An invention that enhances the longevity and efficiency of gas cells has been awarded a U.S. patent. Researchers from the Hawaiʻi Natural Energy Institute (HNEI) at the University of Hawaiʻi at Mānoa developed a “smart” system known as an Environmental Sensor Array that senses and reacts to altering air high quality in actual time.
Renewable vitality has grown to nearly one-fifth of the electrical energy produced within the U.S.—rising vitality safety, conserving pure sources and lowering carbon emissions. Fuel cells produce vitality for transportation and different functions by combining hydrogen and oxygen, producing exhaust that’s nothing greater than water.
To provide gas cells, hydrogen is often sourced from a excessive strain, onboard tank and oxygen is sourced from the ambient air. Although it’s attainable to guarantee the purity of the hydrogen, air contaminants inside the environmentally-sourced air may be toxic to the gas cell and trigger efficiency degradation to the purpose of gas cell failure.
The new system at HNEI in UH Mānoa’s School of Ocean and Earth Science and Technology (SOEST), developed by Mitch Ewan and Scott Higgins, could be the answer.
“This device will significantly lower the operational and maintenance costs of operating fuel cell electric vehicles, prevent breakdowns and lower the cost barriers to replacing internal combustion vehicles,” stated Higgins. “In addition, this device will allow fuel cells to operate reliably in environments they previously could not.”
This effort is an instance of UH Mānoa’s objectives of Building a Sustainable and Resilient Campus Environment: Within the Global Sustainability and Climate Resilience Movement (PDF) and Excellence in Research: Advancing the Research and Creative Work Enterprise (PDF), two of 4 objectives recognized within the 2015–25 Strategic Plan (PDF), up to date in December 2020.
Identifying a possibility
Environmental air high quality varies primarily based on location and may be extremely contaminated with atmospheric particulates or toxic gases from pure or industrial sources, relying on the world of operation.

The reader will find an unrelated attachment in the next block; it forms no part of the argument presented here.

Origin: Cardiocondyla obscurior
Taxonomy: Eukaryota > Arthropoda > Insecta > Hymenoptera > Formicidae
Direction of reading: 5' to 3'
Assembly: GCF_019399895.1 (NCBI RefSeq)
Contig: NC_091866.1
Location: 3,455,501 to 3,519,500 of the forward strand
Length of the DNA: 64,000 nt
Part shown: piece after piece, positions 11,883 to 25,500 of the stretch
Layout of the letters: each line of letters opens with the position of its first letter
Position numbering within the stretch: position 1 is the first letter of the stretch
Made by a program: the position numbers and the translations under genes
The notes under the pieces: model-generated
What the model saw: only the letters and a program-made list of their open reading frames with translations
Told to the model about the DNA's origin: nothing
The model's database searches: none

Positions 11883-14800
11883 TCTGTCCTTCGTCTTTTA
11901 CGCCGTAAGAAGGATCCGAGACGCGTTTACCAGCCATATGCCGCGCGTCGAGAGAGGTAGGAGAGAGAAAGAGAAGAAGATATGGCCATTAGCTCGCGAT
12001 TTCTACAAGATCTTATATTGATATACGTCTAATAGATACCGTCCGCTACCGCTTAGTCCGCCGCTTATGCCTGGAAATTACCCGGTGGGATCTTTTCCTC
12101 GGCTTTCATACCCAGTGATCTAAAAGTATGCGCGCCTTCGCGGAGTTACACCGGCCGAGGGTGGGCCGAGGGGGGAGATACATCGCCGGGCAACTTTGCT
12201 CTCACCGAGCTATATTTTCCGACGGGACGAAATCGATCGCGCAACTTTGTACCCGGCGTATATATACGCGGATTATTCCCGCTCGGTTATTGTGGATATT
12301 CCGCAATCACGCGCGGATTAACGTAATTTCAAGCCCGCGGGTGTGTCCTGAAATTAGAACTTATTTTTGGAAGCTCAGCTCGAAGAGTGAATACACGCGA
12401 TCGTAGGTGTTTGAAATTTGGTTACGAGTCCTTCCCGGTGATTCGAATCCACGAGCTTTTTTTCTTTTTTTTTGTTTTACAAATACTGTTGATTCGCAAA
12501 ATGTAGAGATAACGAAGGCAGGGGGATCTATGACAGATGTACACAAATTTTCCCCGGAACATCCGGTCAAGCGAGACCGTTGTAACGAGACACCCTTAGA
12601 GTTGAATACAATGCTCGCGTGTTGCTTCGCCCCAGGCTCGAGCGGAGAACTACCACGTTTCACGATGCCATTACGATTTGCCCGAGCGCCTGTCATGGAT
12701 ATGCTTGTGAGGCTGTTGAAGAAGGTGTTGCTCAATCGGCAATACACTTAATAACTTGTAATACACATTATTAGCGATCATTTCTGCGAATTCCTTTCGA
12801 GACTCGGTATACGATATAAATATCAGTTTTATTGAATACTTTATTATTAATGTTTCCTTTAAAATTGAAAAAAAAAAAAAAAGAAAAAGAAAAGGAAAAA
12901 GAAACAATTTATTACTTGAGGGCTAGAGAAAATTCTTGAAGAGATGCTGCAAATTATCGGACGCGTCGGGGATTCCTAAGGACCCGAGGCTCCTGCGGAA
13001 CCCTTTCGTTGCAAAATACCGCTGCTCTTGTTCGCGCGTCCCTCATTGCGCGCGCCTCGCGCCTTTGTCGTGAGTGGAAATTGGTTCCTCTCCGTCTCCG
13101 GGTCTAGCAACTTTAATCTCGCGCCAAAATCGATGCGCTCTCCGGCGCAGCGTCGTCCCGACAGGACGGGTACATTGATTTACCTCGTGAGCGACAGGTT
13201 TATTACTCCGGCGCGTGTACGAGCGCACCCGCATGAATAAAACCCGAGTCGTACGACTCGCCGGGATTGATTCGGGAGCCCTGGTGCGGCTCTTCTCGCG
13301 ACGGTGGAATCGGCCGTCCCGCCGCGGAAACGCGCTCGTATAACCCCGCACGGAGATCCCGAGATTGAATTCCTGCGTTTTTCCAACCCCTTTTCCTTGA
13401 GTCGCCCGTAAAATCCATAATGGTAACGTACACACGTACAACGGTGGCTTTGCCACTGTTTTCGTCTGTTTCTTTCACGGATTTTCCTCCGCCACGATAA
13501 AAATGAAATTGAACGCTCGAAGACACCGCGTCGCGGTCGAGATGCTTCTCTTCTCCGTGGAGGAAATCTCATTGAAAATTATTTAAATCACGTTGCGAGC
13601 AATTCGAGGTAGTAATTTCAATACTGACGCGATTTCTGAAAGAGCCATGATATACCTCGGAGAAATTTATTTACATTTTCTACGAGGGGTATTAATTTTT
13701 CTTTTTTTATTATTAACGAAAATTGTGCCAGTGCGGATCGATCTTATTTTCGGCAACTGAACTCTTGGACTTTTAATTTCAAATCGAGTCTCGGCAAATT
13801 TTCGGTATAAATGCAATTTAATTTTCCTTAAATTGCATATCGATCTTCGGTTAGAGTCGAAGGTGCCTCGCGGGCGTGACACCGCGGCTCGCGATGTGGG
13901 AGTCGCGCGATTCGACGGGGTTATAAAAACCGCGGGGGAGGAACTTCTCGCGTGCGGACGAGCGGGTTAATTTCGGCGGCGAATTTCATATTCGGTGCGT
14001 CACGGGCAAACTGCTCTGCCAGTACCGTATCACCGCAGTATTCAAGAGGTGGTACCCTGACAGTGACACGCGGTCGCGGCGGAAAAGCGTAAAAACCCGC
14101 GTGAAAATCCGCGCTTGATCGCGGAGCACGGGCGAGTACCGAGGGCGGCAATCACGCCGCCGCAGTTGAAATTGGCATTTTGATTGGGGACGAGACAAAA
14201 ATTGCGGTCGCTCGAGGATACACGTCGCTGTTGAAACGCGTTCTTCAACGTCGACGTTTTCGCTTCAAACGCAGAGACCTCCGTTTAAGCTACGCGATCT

“Air quality is particularly problematic for military vehicles in a battlefield environment with significant levels of air contaminants that could cause operating fuel cell electric vehicles to stop working,” stated Ewan. “Over the past 25 years, the PEM fuel cell industry has addressed this contamination problem by applying increasingly complex and costly air filtration technologies to the air inlet of fuel cells.”
Innovating an answer
Ewan and Higgins started work on their new invention in 2012 after realizing that though there was a major emphasis on hydrogen purity, little consideration was given to air provide purity and how one can handle it in actual time.
As they developed and examined their system design, in addition they developed the software program management system with the intention to make the system “smart,” together with real-time suggestions on the well being of the air filtration system. The software program can reply to altering air contaminant situations by adjusting operation of the gas cell electrical automobile together with calling for shutdown of the gas cell when air contaminants are above damaging ranges. When the gas cell is working in an setting with low ranges of air contamination the place the onboard air filter is able to purifying the air to protected ranges, the system continues to observe its efficiency and calculates how a lot helpful life stays within the filter. Laboratory scale capabilities have been developed at HNEI to permit simulation of environmental air high quality and efficiency testing of the sensor array and filtration media, thus permitting predictive filtration efficiency modeling and optimized operation of gas cell efficiency for any location across the globe.
Ewan and Higgins’s patented expertise is at present in use in two Fuel Cell-Electric Buses being deployed within the County of Hawaiʻi public transportation bus fleet. This expertise will also be used on any stationary and cellular gas cell energy system. Their work is supported by funding from the Office of Naval Research.
–By Marcie Grabowski